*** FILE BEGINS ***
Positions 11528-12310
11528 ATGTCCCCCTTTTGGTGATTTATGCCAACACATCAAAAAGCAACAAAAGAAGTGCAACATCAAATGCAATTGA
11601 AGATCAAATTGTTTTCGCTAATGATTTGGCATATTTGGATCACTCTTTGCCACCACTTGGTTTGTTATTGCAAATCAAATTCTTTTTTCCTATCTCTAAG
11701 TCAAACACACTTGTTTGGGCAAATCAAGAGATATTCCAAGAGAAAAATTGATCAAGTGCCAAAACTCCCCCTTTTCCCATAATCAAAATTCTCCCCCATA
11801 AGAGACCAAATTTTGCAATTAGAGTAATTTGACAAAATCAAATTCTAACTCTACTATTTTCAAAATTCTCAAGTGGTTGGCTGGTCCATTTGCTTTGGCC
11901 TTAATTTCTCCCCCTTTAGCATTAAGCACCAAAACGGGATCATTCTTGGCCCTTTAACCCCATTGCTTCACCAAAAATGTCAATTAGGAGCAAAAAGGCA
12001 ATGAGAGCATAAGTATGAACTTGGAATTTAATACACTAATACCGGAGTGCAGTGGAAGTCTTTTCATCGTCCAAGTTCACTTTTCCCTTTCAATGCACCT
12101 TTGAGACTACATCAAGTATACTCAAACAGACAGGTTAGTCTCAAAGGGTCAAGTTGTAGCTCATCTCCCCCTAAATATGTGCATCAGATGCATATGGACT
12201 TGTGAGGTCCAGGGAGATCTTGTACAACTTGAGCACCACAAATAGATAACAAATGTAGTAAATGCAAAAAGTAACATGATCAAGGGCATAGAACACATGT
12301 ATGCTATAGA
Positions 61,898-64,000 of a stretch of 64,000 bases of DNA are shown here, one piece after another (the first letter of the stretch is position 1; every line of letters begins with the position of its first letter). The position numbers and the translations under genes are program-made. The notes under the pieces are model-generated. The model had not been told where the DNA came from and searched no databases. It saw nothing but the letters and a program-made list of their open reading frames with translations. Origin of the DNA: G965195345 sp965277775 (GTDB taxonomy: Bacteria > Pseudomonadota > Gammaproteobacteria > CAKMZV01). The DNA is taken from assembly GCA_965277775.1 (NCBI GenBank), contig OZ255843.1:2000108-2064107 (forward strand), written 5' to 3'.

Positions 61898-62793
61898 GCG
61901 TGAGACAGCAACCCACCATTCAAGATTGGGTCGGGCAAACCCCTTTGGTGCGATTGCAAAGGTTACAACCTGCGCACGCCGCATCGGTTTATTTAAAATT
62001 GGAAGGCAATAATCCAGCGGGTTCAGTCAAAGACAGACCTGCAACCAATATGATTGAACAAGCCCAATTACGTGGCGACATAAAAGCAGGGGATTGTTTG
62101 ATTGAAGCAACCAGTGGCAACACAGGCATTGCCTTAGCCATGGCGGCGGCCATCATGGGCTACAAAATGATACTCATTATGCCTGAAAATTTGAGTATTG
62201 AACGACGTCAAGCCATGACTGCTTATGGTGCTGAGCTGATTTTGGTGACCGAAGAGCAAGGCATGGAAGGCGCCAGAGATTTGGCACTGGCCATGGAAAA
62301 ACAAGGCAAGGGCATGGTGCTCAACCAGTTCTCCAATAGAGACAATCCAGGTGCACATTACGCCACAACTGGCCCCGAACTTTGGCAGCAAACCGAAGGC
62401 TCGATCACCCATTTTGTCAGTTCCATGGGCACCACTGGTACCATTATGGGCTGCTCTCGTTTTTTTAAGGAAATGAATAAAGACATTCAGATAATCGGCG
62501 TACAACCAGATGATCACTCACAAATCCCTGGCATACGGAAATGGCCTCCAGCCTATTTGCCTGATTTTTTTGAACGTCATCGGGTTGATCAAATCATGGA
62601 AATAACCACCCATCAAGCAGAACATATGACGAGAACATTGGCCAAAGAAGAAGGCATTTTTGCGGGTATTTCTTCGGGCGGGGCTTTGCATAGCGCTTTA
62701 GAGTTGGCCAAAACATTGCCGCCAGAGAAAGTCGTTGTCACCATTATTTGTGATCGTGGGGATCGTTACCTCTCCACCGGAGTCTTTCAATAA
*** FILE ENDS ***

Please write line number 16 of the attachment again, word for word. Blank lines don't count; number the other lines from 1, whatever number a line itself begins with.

62101 ATTGAAGCAACCAGTGGCAACACAGGCATTGCCTTAGCCATGGCGGCGGCCATCATGGGCTACAAAATGATACTCATTATGCCTGAAAATTTGAGTATTG